The coronavirus pandemic continues to rage. India’s caseload crossed 60 lakhs on September 27, with over 80,000 fresh infections recorded that day. The death toll is nearing one lakh. On Sunday, Septemebr 27, it numbered 95,573 with 1,100 deaths recorded that day alone. Without doubt, the number of people infected would be far more than officially known since testing continues to be less than satisfactory. Most people avoid testing, others who want it either find it unaffordable or unreachable, given the thinly spread health services in the country, especially in semi-urban and rural areas.
On Sunday, Union Health Minister Harsh Vardhan cautioned against complacency, warning that India was far from having achieved any kind of herd immunity. Given that some state governments are anxiously waiting for herd immunity in order for them to justify a full reopening of the economy, Vardhan’s cautionary words should dampen their enthusiasm for restoring complete normalcy. There is no point rushing into the old normalcy and then regret it when the virus attacks more and more people.
A case in point is Kerala. Initially, when the pandemic hit the country, the state was considered one of the best in the country, with its Health Minister K K Shailaja, a school dropout, feted widely for having done a good job. Now, the state is one of the worst-hit, its positivity rate standing at over 13 per cent on Sunday. There were 7,445 new cases on Sunday, with the Health Minister warning of a complete state-wide lockdown should the incidence of infections continue unabated. The short point about Covid-19 is that nobody knows how to contain the devil microbe. Period. It is all Ram Bharosey.
Aside from China, whose claims anyway ought to be taken with more than a pinch of salt, there is no country in the world, no, none in the rich world or poor, which has overcome the threat of the virus fully with anything close to scientific handling. In some of the European countries which had opened up after suffering a huge number of fatalities under complete and extended lock-down conditions, there is now a second surge. They are again clamping down on free movement of citizens, enforcing wearing of masks, minimum social distancing and night time curfews. This is true of Spain, France, the UK, etc.
A fierce debate on whether or not to reopen schools is on in the UK, with the authorities keen to open while teachers’ unions being dead set against reopening. In London, after encouraging people to eat out and even giving them 50 per cent subsidy on spending in restaurants and pubs, the Boris Johnson Government has now warned of a second spurt, and ordered the closure of all restaurants and pubs at 10pm. In France, tens of thousands held marches to protest the renewed restrictions on free movement and on mandatory wearing of masks.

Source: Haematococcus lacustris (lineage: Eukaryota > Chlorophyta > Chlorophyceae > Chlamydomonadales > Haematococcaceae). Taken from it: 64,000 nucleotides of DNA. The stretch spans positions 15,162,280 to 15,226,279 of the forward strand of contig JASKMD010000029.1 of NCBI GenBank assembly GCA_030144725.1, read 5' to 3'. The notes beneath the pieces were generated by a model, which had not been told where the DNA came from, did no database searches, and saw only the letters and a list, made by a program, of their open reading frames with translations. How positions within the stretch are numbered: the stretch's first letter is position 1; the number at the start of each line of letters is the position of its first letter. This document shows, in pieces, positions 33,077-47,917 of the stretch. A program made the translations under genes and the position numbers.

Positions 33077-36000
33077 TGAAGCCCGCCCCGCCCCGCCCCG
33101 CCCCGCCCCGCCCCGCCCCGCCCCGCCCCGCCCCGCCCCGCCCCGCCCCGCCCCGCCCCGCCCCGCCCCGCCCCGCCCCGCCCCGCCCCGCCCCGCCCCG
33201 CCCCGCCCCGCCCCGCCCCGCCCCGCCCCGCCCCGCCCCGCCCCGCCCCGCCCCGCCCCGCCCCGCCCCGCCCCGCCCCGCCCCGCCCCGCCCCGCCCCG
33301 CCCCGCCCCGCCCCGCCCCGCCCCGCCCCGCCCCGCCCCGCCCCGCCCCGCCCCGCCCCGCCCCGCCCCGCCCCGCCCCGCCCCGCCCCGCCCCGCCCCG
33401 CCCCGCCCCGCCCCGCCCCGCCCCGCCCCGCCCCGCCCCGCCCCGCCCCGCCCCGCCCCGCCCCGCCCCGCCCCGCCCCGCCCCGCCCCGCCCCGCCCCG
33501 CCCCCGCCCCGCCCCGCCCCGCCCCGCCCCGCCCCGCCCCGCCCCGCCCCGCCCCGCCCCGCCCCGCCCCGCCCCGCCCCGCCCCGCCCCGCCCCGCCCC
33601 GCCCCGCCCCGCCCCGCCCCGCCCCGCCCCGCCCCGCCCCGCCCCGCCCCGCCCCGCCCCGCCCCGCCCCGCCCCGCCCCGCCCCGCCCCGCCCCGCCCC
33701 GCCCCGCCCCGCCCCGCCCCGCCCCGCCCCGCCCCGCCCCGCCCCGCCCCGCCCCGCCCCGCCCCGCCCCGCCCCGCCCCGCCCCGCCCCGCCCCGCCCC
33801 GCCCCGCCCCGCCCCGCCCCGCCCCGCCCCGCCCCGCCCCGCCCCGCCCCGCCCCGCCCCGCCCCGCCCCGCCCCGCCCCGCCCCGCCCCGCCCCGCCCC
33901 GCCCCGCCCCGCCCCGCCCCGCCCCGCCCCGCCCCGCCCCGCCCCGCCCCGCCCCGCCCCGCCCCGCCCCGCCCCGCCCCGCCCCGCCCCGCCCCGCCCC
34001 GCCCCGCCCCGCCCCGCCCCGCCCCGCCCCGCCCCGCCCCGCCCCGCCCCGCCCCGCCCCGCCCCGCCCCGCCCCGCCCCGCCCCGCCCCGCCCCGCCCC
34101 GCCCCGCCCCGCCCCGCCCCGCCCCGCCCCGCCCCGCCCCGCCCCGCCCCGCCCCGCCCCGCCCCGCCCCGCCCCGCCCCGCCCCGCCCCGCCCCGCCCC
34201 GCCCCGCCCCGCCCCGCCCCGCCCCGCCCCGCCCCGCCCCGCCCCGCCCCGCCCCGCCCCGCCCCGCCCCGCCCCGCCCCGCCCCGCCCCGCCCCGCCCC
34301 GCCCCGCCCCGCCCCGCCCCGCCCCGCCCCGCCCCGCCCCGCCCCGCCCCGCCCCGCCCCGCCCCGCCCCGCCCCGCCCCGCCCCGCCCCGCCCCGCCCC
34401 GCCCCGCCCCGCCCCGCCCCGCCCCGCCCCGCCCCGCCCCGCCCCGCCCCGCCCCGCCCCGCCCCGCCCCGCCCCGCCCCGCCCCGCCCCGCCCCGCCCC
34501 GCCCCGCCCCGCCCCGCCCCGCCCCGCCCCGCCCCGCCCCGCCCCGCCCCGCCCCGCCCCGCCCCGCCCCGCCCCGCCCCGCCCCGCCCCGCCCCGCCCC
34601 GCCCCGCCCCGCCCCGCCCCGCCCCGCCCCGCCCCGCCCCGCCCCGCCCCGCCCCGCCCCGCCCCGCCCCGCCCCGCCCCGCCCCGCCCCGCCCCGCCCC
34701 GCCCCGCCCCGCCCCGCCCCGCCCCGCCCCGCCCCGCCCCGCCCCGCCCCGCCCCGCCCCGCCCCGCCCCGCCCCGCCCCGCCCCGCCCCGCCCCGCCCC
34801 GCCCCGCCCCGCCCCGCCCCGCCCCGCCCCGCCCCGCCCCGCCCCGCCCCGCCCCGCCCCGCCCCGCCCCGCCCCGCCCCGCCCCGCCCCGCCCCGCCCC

As for the US, it has been a blunderbuss of confusion and chaos, with Trump undermining any serious effort at scientific handling of the biggest health crisis of our times. With over two lakh American fatalities and still counting, the US is a textbook case of how not to deal with a pandemic. In sharp contrast, we in India, despite our humongous population, in spite of the general lack of awareness about health issues, a woeful health infrastructure, etc., seem not to be doing badly in containing this unseen, unfathomable killer virus floating around in the air. Hopefully, the herd immunity which Health Minister Harsh Vardhan is waiting for will soon be here. Until then, there is need for every citizen to protect herself with the mask, social distancing and hand washing and so on.
RIP: Jaswant Singh
Jaswant Singh, who died on Sunday after six years in coma following a brain haemorrhage, was the kind of politician who would stand out in any crowd, be it of city-bred intellectuals, professional politicians or even a gathering of farmers. For, he combined in his imposing persona the best qualities of all three distinctive professions. A highly refined and educated man was a rarity in politics, in the BJP more so.
Again, a gentleman-politician who, despite holding the key portfolios of Foreign Affairs, Defence and Finance in the Vajpayee Government, boasted the cleanest of squeaky-clean records. It was no small achievement. Considering that the Congress has its own share of educated and articulate politicians who, typically, sully their spotless white lungis with the stain of wrongdoing whichever ministry they are allocated. Singh served as an intellectual arm of Vajpayee from the day the BJP was founded in Mumbai way back in 1980. Vajpayee had faith in his capabilities.
At the time of the Kandahar hijack, true to the uniform of a Major he had worn in the Indian Army till his premature retirement, he volunteered to escort the four terrorists, to bring back nearly 180 Indians. Their lives were at stake and he did not want to jeopardise them with his absence should the hijackers create last-minute hurdles. In the absence of communications between Kandahar and New Delhi, presence of a senior minister able to decide on the spot was necessary, though Singh knew it would be politically troublesome for him. But he was willing to wear the cross for the sake of 180-odd Indians whose lives hung between life and death on the whims of the terrifying hijackers. It is grossly unfair to blame Singh for the intense pressure on the Government to exchange the terrorists for private Indian Airlines passengers. It reflected a collective failure of the nation, with Singh only following the popular wishes.
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